Because of their potential to reduce on-farm biodiversity and harm the environment, pesticides should only be used as a last resort. Use Integrated Pest Management (IPM) scouting guidelines to determine if and when a pesticide is needed. (Learn more at www.ipmcenters.org/about/what-is-ipm.) Visit the National Integrated Pest Management Database and the Regional IPM Centers Resource Database. They are searchable databases, maintained by USDA’s Regional Integrated Pest Management Centers, that contain crop profiles, fact sheets, pest management guidelines and strategic plans.
- Identify: Begin by scouting plants regularly to identify problem pests and to monitor their numbers.
- Evaluate: With the help of local Extension agents and publications, evaluate whether the pests you identify are economically important by comparing them against pest thresholds.
- Prevent: Early on, plan for and integrate biological and cultural management options that promote beneficial ecosystem services and prevent pest problems.
- Action: In the event that a pest reaches its action threshold, take action by determining the appropriate pesticide or biological control tactics to use.
- Monitor and evaluate: After treatment, continue to monitor pest numbers in order to evaluate the effectiveness of your strategy.
As a general rule, begin with the least toxic products if a reactive control is required. Examples include selective pesticides, growth regulators, microbial toxins, feeding deterrents, pheromones and plant-based oils that target problem pests. Natural predators are not as affected by these controls and thus are better able to continue their attack on crop pests. Be sure to keep a running log of the pests and beneficials that visit your fields. This information can help you forecast and plan for pests that may show up. You can also use this information to plan and refine your pest management plan in future years.
Project Highlight: Targeted Sprays Control Stink Bugs
Research in New Jersey (ONE14-217) found that producers can reduce insecticide applications by as much as 75% to manage brown marmorated stink bugs and other orchard pests. Knowing that brown marmorated stink bugs colonize orchards from woody field edges, producers targeted the orchard perimeter with insecticide applications, instead of targeting the entire plot. This method, when combined with IPM-based monitoring and trapping, conserved natural enemies in the orchard by reducing the total volume of insecticide applied and saved growers 25-60% in application costs. Ecological Management of Key Arthropod Pests in Northeast Apple Orchards is a related fact sheet that discusses ecological strategies to manage this pest complex in apples.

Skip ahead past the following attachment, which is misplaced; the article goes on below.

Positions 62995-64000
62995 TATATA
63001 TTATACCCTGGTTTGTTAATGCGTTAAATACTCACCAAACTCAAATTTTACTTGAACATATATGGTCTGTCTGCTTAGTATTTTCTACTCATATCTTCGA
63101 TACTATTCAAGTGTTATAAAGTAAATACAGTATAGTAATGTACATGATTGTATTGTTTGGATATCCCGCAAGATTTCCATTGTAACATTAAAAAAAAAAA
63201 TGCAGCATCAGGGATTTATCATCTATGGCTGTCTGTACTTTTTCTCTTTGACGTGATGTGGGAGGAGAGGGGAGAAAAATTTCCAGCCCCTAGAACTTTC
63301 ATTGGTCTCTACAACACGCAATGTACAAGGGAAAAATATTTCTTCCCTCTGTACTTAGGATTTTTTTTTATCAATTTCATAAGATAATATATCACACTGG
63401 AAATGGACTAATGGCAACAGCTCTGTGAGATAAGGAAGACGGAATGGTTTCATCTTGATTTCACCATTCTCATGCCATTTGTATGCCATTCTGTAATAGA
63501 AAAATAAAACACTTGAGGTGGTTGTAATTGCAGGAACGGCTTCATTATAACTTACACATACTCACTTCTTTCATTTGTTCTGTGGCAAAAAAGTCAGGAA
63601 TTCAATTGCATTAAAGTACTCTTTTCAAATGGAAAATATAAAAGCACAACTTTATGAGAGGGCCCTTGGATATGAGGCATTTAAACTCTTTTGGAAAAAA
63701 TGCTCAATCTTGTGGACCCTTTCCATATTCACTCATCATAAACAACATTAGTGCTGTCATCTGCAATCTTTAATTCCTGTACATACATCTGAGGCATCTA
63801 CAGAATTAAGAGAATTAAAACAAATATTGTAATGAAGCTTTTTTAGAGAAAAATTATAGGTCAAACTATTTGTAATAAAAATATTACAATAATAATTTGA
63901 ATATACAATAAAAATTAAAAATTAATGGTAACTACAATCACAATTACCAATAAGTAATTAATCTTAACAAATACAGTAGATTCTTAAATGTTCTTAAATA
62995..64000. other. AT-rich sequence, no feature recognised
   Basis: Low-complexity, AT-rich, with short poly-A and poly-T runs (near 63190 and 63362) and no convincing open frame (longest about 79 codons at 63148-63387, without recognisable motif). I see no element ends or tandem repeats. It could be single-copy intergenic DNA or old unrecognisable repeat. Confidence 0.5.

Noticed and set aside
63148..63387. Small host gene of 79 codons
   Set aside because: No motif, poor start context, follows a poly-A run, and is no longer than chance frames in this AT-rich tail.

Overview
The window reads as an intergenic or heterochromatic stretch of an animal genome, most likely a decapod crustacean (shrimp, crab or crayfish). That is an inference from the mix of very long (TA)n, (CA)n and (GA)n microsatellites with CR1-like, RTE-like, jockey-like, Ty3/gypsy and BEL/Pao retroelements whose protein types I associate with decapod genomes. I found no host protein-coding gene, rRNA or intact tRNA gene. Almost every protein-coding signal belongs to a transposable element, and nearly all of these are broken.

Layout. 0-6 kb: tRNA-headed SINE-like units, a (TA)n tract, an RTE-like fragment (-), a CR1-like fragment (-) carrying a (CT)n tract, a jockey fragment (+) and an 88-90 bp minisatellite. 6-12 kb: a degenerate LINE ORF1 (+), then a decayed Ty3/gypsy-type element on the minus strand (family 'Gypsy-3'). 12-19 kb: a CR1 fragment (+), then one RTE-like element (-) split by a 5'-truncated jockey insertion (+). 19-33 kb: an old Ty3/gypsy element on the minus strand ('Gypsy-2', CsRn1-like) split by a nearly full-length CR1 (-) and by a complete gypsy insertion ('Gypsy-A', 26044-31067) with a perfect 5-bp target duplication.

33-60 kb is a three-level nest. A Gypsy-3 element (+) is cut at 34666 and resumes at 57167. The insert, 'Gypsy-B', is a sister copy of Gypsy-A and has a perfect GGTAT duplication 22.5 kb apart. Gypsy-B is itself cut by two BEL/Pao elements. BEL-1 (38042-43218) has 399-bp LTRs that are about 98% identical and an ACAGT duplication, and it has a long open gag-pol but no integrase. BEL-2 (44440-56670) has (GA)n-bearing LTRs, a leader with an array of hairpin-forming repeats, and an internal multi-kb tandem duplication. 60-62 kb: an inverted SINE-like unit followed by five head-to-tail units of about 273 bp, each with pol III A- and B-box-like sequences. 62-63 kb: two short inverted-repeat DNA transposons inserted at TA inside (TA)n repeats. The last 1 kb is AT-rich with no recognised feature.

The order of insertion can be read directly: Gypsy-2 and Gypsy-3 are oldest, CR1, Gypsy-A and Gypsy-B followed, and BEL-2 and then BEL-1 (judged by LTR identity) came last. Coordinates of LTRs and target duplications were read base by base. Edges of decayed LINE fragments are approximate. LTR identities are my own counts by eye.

Project Highlight: Control of White Mold with a Biopesticide
White mold, an important fungal disease in snap beans and other vegetable crops nationwide, is managed with the help of a fungal parasite, Coniothyrium minitans. Applied as a fungal biopesticide, C. minitans specifically attacks and kills the pathogen that causes white mold. Adding cultural practices like resistant variety selection, crop rotation and reduced tillage lowered white mold disease severity in beans from 11% to 3% during a SARE grant project (SW09-031). Watch a summary of the project and other ecological strategies to manage crop pathogens in this webinar.
Table of Contents
- Part One: An Ecological Approach to Pest Management
- Part Two: Applying Ecological Principles to the Farm
- Diversify Plants and Animals Within Agroecosystems
- Grafting and Selecting Resistant Varieties
- Weed Control with Sheep
- Include Natural and Semi-Natural Habitats on the Farm
- Enhance Natural Enemies
- Manage Soil to Produce Healthy Crops
- Minimize Agricultural Disturbances on the Farm
- Create Multiple Stresses for Pests
- Reduce Excess Sources of Nitrogen
- As a Last Resort, Use Targeted Attacks
- Taking Stock: The Basics of Crop Scouting
- Beyond Pest Management